A neighborhood partnership is focused on creating a healthier Indiana.
By IU Health Senior Journalist, TJ Banes, firstname.lastname@example.org
There are stories of loneliness and sadness and there are stories of friendship and hope. For more than two years now, IU Health has partnered with churches throughout Indianapolis and Southern Indiana to fulfill a need that extends beyond traditional medicine.
This week, members of those churches were recognized for their efforts in providing compassionate care.
The Congregational Care Network was initially formed as a response to those in the community who were cut off from their support systems due to COVID-19. From there, the initiative grew to include more than 20 congregations of various denominations.
The idea was to train parish volunteers who would reach out to IU patients when they returned home.
“One of the missions of IU Health is to create a healthier state and we can’t do that alone,” said Shadreck Kamwendo, Director of the Congregational Care Network. Last year, 392 neighbors were served by various congregations.
“Your selfless commitment to those neighbors is one of the highest virtues I can imagine. During a pandemic you have given hours of your selfless time to those in need,” said Dennis Murphy, CEO & President of IU Health. He added that early evidence shows neighbors involved in a support network have improved health. “We are determined to address the non-medical factors that impact overall health - including loneliness and the disparities it brings,” said Murphy, through a video address.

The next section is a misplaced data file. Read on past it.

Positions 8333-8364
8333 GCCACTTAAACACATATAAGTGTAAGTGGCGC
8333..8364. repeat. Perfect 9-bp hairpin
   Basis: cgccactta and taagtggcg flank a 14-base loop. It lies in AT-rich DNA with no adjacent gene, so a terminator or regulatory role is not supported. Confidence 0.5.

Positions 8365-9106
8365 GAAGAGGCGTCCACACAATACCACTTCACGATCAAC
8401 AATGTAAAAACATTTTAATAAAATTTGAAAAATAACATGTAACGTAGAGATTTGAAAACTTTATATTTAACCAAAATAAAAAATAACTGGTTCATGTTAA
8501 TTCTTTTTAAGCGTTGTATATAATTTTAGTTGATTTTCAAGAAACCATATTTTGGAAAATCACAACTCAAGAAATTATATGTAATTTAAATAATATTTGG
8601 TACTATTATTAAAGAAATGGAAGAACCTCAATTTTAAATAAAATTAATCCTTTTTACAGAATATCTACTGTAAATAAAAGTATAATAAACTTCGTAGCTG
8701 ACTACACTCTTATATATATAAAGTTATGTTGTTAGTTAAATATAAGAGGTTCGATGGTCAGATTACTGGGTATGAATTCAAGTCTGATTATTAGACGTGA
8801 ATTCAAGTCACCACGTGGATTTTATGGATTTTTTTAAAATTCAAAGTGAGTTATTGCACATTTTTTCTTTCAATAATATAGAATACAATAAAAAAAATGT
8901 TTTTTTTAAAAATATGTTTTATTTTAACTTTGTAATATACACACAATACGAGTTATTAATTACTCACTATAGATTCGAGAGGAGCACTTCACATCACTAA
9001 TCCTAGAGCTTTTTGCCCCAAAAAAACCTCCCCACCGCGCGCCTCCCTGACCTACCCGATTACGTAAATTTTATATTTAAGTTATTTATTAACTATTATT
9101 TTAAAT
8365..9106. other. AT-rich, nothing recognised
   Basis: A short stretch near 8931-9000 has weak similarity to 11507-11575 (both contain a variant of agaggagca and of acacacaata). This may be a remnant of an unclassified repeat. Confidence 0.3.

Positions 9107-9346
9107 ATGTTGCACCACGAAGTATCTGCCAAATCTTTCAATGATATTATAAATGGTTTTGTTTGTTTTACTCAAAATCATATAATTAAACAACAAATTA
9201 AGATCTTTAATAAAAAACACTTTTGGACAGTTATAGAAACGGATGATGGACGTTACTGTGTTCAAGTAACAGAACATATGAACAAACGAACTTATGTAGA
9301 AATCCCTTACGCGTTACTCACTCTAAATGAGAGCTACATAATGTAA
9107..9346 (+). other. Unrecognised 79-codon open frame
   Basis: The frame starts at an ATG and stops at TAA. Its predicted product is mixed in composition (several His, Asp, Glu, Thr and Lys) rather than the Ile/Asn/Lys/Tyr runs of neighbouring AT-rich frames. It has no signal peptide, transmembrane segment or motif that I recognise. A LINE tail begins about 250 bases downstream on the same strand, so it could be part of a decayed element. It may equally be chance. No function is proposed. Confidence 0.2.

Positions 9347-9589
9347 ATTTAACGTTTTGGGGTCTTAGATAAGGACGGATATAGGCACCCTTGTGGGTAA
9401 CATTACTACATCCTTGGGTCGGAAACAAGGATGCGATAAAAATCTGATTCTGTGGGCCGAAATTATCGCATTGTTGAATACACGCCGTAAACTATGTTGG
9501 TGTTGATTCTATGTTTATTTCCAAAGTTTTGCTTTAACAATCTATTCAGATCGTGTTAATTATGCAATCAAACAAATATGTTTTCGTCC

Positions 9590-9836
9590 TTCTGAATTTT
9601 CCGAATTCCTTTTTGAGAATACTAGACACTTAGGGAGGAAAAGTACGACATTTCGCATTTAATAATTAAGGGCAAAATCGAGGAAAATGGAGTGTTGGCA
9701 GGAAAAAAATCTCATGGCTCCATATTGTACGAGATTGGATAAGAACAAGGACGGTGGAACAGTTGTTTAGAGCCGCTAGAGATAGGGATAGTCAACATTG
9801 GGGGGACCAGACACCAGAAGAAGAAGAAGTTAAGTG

One volunteer, Stephanie Baker, a member of First Baptist North Indianapolis described her involvement as “joy that goes straight to your heart.”
She shared stories of a neighbor who was robbed of her last $20 while walking her dog, and another neighbor who was making a meal of beans and wieners to get by until pay day. She told of another special friend who needed a battery changed on a smoke detector, and another one who wanted to study the bible.
Suzie Baker, a volunteer with Second Presbyterian Church, talked about how the Congregational Care Network expands her church’s services. “We have a food bank and a lot of outreach programs and now we have IU Health bringing us individuals who are in isolation.” Many of these individuals do not attend a church so they might otherwise not connect with a parishioner.
The volunteers talked about various challenges that go beyond typical medical needs - transportation, food insecurity, violence, inadequate housing. Through regular one-on-one contact by phone or in person, they get a clearer picture of those specific needs.
“One of the questions clinicians ask our patients is, ‘what matters most to you today,’” said Dr. Leah Gunning Francis, Senior Vice President and Chief Missions & Values Officer of IU Health. “We want our patients to be seen and heard. In asking that question, it helps our clinicians get to the heart of their concerns beyond what is visible to the eye. It’s a way of helping them chart a pathway filled with hope,” said Gunning Francis. “I see the Congregational Health Network as connecting our neighbors with vital resources and showing them that someone cares for them. That makes the Congregational Care Network a shining star at IU Health.”